Dreams, Memories, & Captain America

I watched Avengers: Endgame with my son on Saturday.  I won’t spoil anything here, but Captain America, is, and has always been my favorite superhero.  He has a strong moral code, he always does what is right, he loved only one woman with all of his heart, and when he gets knocked down, he ALWAYS gets back up.  Some might think he is the ultimate Boy Scout/Do-gooder.  But I think he represents what is best in us.  What I’ve always taken to heart in myself.  Help other people at all times.  Keep yourself physically strong, mentally awake, and morally straight.  These aren’t just words they make you say when you are a kid.  This is a code to live by.

I am cursed with having a long memory. It is genetic.  I come from a long line of people who value their grudges.  They forgive almost no one and as a result, I also come from a long line of people who are isolated, have very few friends, and warm themselves by the fires of the bridges they have burned throughout their lives.  I married into what was familiar.  The confluence of two angry rivers.  But being the true black sheep of my family, I hated living like that.  I tend to lean on the side of mercy, indulgence, second chances, and forgiveness.  The storm that was my life when I was married had no room for that.  It was considered weakness.  Disloyalty.

In college I rarely took notes.  I relied on my memory to get a decent GPA.  I retained a lot of what I learned.  Becoming a parent fried some of those synapses.  Three kids.  Two with colic and months of sleepless nights.  Stress.  Money problems.  Being the sole breadwinner as our ship circled the drain and I was the only one paddling.  I remember all of that too.  I remember the nights I held my children at the ER in the middle of the night with high fevers.  The nights I cleaned up vomit and went to work the next day with only a few hours of sleep.  The days I turned the garden myself.  The dogs I petted until the vet administered the serum and they were no longer in pain.  I did these things alone.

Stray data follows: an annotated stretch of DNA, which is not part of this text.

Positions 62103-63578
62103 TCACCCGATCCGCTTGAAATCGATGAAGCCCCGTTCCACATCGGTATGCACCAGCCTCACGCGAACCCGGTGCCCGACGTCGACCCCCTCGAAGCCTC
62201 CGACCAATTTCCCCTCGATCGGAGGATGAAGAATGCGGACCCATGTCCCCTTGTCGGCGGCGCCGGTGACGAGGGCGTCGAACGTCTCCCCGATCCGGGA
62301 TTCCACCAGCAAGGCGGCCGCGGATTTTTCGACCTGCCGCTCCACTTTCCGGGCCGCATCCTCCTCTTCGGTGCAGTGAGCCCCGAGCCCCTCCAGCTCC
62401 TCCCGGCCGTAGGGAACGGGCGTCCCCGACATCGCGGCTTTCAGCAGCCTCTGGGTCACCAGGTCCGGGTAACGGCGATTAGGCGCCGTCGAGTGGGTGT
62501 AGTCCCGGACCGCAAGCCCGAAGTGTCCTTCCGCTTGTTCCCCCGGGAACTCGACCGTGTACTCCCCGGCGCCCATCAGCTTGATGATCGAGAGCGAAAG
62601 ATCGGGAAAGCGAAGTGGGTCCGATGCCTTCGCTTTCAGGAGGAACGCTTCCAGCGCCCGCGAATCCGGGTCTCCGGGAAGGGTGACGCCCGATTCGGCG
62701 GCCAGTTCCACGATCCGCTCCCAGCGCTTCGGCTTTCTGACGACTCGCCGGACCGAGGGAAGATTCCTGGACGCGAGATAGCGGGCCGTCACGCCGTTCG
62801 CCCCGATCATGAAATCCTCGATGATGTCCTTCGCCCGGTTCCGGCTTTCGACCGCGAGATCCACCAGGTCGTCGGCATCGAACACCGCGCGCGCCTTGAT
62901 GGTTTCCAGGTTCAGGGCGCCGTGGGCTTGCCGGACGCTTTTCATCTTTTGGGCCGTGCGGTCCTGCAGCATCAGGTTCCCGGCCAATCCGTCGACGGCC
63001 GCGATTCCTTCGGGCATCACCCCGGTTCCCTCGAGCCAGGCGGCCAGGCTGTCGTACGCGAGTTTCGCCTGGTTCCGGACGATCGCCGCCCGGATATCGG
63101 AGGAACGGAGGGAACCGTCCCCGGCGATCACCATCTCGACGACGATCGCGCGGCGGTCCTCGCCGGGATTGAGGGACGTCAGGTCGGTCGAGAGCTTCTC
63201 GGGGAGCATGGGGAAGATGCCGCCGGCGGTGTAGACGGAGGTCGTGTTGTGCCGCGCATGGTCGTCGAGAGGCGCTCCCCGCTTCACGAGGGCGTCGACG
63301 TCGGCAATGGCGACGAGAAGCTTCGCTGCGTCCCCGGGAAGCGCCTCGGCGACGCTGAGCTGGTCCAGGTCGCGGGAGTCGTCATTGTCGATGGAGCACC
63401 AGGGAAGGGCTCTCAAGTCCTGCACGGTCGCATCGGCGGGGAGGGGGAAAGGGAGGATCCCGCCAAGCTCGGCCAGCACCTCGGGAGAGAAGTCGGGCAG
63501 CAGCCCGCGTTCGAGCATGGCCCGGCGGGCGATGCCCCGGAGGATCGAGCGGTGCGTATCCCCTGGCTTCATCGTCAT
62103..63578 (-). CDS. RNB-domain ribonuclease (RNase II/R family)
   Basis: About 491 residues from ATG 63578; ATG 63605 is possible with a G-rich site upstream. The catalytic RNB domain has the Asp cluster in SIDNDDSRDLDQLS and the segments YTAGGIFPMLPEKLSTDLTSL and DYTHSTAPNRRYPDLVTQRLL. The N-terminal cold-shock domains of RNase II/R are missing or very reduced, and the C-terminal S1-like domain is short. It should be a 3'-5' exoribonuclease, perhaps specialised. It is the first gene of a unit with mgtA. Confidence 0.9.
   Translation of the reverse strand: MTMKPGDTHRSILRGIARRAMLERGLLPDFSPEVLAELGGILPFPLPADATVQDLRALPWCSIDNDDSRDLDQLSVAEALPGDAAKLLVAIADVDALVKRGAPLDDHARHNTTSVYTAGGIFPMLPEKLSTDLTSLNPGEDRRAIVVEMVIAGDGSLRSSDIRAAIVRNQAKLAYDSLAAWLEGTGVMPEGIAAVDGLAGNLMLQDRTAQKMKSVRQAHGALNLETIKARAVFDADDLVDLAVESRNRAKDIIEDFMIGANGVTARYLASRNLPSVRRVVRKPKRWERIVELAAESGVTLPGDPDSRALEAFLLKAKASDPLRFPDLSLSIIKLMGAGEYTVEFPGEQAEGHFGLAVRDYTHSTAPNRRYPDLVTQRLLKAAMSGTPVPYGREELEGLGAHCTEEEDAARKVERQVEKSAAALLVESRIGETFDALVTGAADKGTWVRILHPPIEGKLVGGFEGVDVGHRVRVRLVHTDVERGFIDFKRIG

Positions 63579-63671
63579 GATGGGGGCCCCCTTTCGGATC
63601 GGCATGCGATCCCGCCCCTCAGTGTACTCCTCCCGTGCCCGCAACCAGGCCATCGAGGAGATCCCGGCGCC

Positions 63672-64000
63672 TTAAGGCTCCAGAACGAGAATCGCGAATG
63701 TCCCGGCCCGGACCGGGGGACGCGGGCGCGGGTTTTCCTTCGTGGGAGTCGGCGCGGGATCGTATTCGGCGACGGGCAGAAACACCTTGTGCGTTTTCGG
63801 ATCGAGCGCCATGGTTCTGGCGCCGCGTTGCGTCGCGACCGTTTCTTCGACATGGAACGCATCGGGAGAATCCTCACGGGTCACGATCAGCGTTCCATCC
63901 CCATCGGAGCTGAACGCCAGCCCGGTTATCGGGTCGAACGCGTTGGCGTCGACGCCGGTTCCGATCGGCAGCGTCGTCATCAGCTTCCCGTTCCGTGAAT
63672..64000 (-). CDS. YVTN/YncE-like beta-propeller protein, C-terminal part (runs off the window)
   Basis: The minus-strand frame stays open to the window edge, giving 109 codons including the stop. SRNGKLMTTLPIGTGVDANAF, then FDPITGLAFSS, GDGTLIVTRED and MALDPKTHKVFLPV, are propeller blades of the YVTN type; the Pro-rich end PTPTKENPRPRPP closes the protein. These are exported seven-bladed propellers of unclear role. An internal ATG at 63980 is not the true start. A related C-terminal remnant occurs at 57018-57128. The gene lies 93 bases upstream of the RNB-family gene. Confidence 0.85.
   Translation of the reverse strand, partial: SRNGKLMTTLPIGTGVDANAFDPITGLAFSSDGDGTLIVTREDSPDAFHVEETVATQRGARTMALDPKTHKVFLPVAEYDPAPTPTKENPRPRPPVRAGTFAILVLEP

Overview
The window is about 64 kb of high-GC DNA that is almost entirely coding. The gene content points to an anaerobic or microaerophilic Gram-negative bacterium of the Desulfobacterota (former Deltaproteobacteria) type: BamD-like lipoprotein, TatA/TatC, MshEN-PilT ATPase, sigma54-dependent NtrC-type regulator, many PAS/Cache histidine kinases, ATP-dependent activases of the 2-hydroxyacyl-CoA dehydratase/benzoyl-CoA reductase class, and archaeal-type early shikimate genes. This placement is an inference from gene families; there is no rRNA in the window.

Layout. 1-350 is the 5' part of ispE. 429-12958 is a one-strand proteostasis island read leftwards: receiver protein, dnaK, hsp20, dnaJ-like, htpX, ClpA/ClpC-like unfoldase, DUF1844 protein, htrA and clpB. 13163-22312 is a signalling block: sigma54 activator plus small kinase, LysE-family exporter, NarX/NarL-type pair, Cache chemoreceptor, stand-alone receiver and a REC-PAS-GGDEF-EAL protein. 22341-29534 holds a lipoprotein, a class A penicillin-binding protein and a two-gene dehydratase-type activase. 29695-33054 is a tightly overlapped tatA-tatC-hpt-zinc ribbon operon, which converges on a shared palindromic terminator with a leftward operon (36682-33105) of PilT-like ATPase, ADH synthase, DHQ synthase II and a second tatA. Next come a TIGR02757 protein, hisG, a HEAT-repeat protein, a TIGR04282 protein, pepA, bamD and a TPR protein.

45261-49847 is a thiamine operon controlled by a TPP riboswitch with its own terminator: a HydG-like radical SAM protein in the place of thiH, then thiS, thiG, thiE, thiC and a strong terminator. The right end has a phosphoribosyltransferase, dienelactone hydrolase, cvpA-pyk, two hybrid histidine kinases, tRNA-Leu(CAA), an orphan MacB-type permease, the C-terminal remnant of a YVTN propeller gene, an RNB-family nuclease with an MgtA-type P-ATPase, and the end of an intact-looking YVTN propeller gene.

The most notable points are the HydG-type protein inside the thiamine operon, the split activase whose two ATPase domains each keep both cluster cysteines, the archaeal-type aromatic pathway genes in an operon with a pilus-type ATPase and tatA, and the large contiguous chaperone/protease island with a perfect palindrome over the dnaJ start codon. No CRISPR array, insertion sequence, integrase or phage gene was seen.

I remember the fights.  The times I tried to leave and came back for the kids, because they needed me.  I remember the sick feeling I felt in my stomach.  I refused to look back at who I had been not long before.  A man unafraid of the world.  Surrounded by friends who were closer to being family.  Someone who wanted to join the Peace Corps and see the world.  Someone who took two years of Japanese so he would know how to order noodles in Osaka.  I had been in love once (my first) and made a poor decision to see how green the grass was on the other side of the fence.

Many times I was told I wasn’t good enough for those dreams.  That I deserved the life I had.  I was an accessory in the house. Nothing more than another appliance.  I cooked.  Cleaned.  Took care of the kids.  Worked.  Built and fixed things.  None of it was good enough.  And none of it ever ended.  I kept a tally.  Every task.  Every birthday we couldn’t afford a present for me.  Every Christmas photo where the kids were screeched at to smile.  I remember the darker days too.  All of them. The things you wish you could forget.  I lost sight of who I was many times in those days.